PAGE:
Space station’s debris could harm public when space station falls to Earth

Beijing has repeatedly been urged to dispose of its increasingly damaged space station, whose storage module has become jammed with defunct satellites A US observation satellite has been hurled from the International Space Station,…

Space station's debris could harm public when space station falls to Earth

Beijing has repeatedly been urged to dispose of its increasingly damaged space station, whose storage module has become jammed with defunct satellites

A US observation satellite has been hurled from the International Space Station, dodging a looming threat of debris that has plagued the station for years and likely poses a risk to astronauts living on the planet’s surface.

“Very near the International Space Station an active antenna package completed its orbital decay procedures and plummeted back to Earth,” Nasa said in a statement, adding that the passing satellite disintegrated over Russia’s Timagorsk space station.

Chinese space station will fall into Earth’s atmosphere – and the hazards are endless Read more

The space agency said it was monitoring a “scattered, but controllable, plume of atmospheric debris” from the satellite, whose entry into the atmosphere on Friday caused an unusually quiet atmosphere at the international space station.

It appeared to be a smaller than last year’s uncontrolled re-entry of the Japan Aerospace Exploration Agency’s Nanjing 1 satellite, although scientists have warned that there could be difficulties dealing with any debris falling in the vicinity of inhabited areas.

Beijing has repeatedly been urged to dispose of its increasingly damaged space station, whose storage module has become jammed with defunct satellites as it moves slowly towards Earth at 3,000mph.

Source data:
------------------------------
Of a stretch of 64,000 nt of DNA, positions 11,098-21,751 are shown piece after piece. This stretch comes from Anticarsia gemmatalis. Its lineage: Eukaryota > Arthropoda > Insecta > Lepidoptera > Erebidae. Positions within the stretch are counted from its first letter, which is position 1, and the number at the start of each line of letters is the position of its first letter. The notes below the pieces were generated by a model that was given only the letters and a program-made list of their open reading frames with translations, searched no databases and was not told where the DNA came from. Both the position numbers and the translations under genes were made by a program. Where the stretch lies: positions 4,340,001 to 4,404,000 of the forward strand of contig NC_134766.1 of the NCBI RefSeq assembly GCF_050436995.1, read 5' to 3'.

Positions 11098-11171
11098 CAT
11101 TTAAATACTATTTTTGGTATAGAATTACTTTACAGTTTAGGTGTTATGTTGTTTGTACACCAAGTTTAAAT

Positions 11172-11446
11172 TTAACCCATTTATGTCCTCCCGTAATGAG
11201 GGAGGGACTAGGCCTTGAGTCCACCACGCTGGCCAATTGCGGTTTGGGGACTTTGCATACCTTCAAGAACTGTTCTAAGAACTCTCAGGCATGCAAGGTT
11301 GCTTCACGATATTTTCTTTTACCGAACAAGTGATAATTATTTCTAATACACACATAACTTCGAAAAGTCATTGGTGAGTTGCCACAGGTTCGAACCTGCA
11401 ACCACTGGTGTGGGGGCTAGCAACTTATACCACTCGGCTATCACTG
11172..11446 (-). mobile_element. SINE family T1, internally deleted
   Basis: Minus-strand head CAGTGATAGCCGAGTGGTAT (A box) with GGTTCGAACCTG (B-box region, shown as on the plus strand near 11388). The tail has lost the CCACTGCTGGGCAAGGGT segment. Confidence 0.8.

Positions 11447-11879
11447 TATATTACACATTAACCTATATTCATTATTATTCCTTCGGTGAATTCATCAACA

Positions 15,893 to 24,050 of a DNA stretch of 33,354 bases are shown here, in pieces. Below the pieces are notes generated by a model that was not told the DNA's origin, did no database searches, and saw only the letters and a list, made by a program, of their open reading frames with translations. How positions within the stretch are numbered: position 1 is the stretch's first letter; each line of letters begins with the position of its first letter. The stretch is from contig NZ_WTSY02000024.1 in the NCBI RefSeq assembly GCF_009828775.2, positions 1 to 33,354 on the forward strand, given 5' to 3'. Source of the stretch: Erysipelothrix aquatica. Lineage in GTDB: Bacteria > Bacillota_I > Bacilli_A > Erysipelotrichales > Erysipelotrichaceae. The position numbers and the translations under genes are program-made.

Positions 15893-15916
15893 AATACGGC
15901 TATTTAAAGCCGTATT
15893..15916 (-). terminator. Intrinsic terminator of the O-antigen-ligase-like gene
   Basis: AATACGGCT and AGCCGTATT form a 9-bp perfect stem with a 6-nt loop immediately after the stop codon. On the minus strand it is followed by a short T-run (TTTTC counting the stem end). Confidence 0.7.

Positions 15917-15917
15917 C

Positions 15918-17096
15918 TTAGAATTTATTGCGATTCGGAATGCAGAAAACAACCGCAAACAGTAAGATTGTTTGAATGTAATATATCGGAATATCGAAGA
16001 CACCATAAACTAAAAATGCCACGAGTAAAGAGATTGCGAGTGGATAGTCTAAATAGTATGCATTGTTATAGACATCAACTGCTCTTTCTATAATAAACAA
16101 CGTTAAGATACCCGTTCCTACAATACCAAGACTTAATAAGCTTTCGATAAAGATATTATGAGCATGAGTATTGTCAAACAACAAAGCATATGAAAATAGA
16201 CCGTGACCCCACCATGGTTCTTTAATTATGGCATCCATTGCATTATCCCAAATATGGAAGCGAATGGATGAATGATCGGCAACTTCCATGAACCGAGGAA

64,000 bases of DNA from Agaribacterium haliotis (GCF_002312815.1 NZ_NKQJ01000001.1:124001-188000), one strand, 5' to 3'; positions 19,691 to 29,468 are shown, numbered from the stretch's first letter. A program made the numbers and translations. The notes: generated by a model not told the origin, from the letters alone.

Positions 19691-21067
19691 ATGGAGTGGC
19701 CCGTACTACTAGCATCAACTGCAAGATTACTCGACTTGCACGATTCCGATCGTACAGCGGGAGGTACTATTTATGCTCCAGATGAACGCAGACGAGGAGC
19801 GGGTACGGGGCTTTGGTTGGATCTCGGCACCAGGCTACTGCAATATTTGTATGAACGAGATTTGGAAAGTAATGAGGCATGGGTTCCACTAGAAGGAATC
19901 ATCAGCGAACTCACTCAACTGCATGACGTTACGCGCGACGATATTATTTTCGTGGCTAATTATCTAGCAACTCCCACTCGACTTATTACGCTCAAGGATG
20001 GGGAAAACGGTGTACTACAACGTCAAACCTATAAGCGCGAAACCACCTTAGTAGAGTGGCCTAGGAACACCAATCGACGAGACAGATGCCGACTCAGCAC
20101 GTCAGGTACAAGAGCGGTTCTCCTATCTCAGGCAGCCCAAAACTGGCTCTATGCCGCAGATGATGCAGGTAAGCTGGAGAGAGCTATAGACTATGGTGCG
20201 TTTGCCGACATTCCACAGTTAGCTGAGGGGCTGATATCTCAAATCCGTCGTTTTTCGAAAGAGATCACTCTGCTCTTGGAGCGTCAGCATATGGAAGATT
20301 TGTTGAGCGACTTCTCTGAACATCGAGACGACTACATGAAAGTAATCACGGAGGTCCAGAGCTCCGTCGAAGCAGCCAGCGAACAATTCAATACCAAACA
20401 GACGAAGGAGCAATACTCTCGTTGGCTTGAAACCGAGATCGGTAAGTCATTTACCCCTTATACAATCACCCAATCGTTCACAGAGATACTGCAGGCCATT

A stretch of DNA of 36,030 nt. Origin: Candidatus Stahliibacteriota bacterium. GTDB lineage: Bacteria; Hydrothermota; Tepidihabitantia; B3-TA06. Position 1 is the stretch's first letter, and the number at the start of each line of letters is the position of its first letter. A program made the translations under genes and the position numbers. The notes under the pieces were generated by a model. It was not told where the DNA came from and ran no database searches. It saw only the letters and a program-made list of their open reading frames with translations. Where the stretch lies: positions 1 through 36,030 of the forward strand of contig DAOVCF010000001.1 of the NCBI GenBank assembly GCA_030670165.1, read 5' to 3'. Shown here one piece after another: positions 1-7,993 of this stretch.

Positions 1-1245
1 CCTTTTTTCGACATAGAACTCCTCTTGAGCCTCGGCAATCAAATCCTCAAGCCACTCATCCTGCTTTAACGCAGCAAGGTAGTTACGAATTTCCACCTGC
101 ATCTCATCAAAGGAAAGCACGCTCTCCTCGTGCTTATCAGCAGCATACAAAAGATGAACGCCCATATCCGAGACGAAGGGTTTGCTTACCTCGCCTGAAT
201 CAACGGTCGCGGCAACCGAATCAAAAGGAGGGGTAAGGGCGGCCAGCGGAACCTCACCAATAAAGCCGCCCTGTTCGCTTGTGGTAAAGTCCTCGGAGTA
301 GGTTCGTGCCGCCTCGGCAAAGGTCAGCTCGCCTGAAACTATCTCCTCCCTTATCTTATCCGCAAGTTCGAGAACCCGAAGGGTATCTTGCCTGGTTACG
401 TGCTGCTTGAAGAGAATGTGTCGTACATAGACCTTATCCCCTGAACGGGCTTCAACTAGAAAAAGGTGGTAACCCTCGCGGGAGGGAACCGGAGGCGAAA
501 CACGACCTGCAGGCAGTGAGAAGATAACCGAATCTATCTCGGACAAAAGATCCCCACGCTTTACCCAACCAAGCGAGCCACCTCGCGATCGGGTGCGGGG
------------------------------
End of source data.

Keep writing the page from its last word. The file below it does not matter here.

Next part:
Nasa has warned that the station’s steady decay presents a new hazard for future space explorers. By the time the remaining two modules are destroyed in fireballs in 2023, when they fall into Earth’s atmosphere, a one-metre chunk of metal will likely litter the Earth’s surface.

Some global space agencies are discussing the possibility of recycling parts of the station to use for other missions, but China is keeping an eye on other countries’ practice for ensuring nothing from its high-profile laboratory ends up along the ground.

Many of China’s scientific achievements in space have been accompanied by high-profile mishaps that have become hallmarks of the country’s growing stature.

In late January, Nasa reported on the loss of a satellite belonging to India’s space agency from the space station, when an antenna remained attached to its surface and started to fail.

NASA said last month that a high-definition communications satellite owned by the Japan Aerospace Exploration Agency (Jaxa) had also ended up orbiting the station. Nasa said the debris was expected to reach the Pacific Ocean on 7 March.

On 18 March, the Greek satellite fleet giant Aneos returned from orbit after failing to enter a final stage of the Space Station’s orbit. The debris will impact the Earth’s atmosphere on 24 March and this time will hit any locations within the vicinity of the space station.

“The U.S. space agency is working to locate and capture the debris so it can be disposed of properly,” Nasa said on Friday.

The most recent spaceflight to eliminate a satellite from the orbiter was by the Russian cargo carrier Progress 62. It streaked through the atmosphere on 11 March 2018 and was a smidgeon smaller than the Soyuz capsule carrying Nasa astronaut Nick Hague and cosmonaut Alexey Ovchinin that smashed into the atmosphere on 20 October in a shocking accident that reportedly killed three.

• This article was amended on 15 March 2019 to clarify that Nasa said it was monitoring a “scattered, but controllable, plume of atmospheric debris” from the satellite.

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